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President Barack Obama is clearly pinning the onus for oversight of recently revealed intelligence-gathering programs on Capitol Hill.
The president said Friday that while National Security Agency surveillance programs allowing collection of phone data and Internet traffic reported in the media in recent days had been classified, Congress was fully informed.
“Now, the programs that have been discussed in the last couple days in the press are secret in the sense that they’re classified, but they’re not secret in the sense that, when it comes to telephone calls, every member of Congress has been briefed on this program,” Obama said at an event in California. “With respect to all these programs, the relevant intelligence committees are fully briefed on these programs.”
That may prove an interesting distinction since Obama seems to be conceding that briefings about some programs were available to all lawmakers and briefings about others may have been available to only a select few.
Obama added that the programs are also overseen by the Foreign Intelligence Surveillance Court and that his administration imposed new audit requirements and other safeguards.
“We have established a process and a procedure that the American people should feel comfortable about, but again this — these programs — are subject to congressional oversight and congressional reauthorization and congressional debate, and if there are members of Congress who feel differently, then they should speak up, and we’re happy to have that debate,” Obama said.
Of course, that debate has not happened too openly in the past, with skeptics on Capitol Hill facing the conundrum that they cannot actually explain their objections publicly without revealing classified information. For instance, Senate Majority Whip Richard J. Durbin, D-Ill., said Thursday that he has offered numerous amendments to curtail the NSA program through the years, while avoiding specifics.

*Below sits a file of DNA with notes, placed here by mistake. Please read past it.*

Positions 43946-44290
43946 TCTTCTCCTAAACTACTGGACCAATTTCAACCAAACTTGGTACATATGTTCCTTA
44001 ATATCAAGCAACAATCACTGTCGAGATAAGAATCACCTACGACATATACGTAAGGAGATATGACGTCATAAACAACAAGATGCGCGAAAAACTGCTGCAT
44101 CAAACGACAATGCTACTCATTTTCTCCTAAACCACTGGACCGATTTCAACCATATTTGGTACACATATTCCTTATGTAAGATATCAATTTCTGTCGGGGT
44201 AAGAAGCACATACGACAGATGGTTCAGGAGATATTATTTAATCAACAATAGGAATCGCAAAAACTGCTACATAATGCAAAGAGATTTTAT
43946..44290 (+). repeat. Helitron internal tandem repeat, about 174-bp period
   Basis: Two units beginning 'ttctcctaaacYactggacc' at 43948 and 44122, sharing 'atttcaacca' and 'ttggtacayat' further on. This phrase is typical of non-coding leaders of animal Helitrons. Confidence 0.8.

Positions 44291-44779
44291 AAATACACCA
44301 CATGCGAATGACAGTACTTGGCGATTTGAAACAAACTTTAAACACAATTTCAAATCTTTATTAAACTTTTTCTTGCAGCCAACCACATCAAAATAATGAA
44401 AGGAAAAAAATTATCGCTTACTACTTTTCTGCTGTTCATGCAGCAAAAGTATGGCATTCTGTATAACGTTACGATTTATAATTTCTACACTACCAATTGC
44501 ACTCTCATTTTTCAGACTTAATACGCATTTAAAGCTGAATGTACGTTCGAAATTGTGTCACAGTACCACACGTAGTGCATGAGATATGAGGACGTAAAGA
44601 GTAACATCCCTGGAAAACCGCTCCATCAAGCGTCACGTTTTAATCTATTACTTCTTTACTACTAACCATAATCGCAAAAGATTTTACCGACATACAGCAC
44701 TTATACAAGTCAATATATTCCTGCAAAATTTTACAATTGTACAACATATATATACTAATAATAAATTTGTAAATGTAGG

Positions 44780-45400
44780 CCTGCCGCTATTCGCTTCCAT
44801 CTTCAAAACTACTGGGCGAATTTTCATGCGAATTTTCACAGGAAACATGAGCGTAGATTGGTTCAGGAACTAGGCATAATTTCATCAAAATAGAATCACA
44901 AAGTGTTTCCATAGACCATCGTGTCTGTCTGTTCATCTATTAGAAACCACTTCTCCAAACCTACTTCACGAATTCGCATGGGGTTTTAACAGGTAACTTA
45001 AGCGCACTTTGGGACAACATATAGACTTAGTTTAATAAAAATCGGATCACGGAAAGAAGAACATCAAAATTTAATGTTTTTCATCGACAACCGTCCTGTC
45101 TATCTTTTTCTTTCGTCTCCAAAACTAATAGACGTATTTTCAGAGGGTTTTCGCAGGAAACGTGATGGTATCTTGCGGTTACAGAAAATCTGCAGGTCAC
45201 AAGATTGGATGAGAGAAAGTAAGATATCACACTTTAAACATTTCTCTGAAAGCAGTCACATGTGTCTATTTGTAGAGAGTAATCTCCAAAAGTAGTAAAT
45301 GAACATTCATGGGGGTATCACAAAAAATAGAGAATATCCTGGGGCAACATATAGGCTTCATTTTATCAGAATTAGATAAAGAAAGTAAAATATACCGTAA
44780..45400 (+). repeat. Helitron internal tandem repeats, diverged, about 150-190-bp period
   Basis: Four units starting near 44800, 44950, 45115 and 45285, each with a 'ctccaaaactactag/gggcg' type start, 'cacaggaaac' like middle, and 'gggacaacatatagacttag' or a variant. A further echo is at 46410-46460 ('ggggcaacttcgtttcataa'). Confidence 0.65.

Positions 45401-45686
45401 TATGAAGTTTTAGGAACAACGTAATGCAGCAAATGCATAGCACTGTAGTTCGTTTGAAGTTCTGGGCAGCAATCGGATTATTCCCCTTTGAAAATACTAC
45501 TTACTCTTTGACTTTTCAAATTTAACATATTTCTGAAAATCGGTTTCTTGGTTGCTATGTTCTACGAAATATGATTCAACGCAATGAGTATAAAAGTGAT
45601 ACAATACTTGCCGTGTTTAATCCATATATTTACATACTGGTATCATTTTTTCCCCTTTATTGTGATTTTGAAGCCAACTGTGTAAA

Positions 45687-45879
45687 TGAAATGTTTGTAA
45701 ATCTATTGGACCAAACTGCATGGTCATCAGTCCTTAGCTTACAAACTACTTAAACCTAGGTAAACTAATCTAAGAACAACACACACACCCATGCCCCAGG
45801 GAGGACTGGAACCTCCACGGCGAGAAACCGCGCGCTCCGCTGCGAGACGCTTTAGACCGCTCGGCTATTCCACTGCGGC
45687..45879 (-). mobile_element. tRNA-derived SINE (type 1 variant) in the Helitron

“I’ve tried to be careful in how I expressed that concern because we’re dealing with classified information. I’ve come to the floor, gone to the Senate Judiciary Committee, offered amendments,” Durbin said. “I’ve tried to be as careful there in my language as I could be.”
Still, the public revelations this week are giving a new opportunity for critics of the Obama administration’s record on civil liberties. For instance, Sen. Rand Paul, R-Ky., wrote an opinion piece for The Guardian referring to then-Sen. Obama’s possible filibuster of a Foreign Intelligence Surveillance Act reauthorization.
“Senator Obama in 2008 wanted to track potential terrorist activity ‘without undermining our commitment to the rule of law, or our basic rights and liberties’. Today, President Obama undermines the rule of law, basic rights and core liberties — all in the name of tracking terrorists,” Paul wrote. “There is always a balance between security and liberty and the American tradition has long been to err on the side of liberty. America’s founders feared a government powerful enough to commit unreasonable searches and seizures and crafted a constitution designed to protect citizens’ privacy.”
The Guardian first broke news of the program under which the NSA has obtained bulk phone records in order to parse metadata through computers. The Washington Post and The Guardian broke news Thursday about a data-mining program called Prism that, documents said, taps into the databases of nine U.S. companies for information. The administration on Thursday condemned the leaks as “reprehensible” and potentially undermining national security by tipping off terrorists to U.S. capabilities.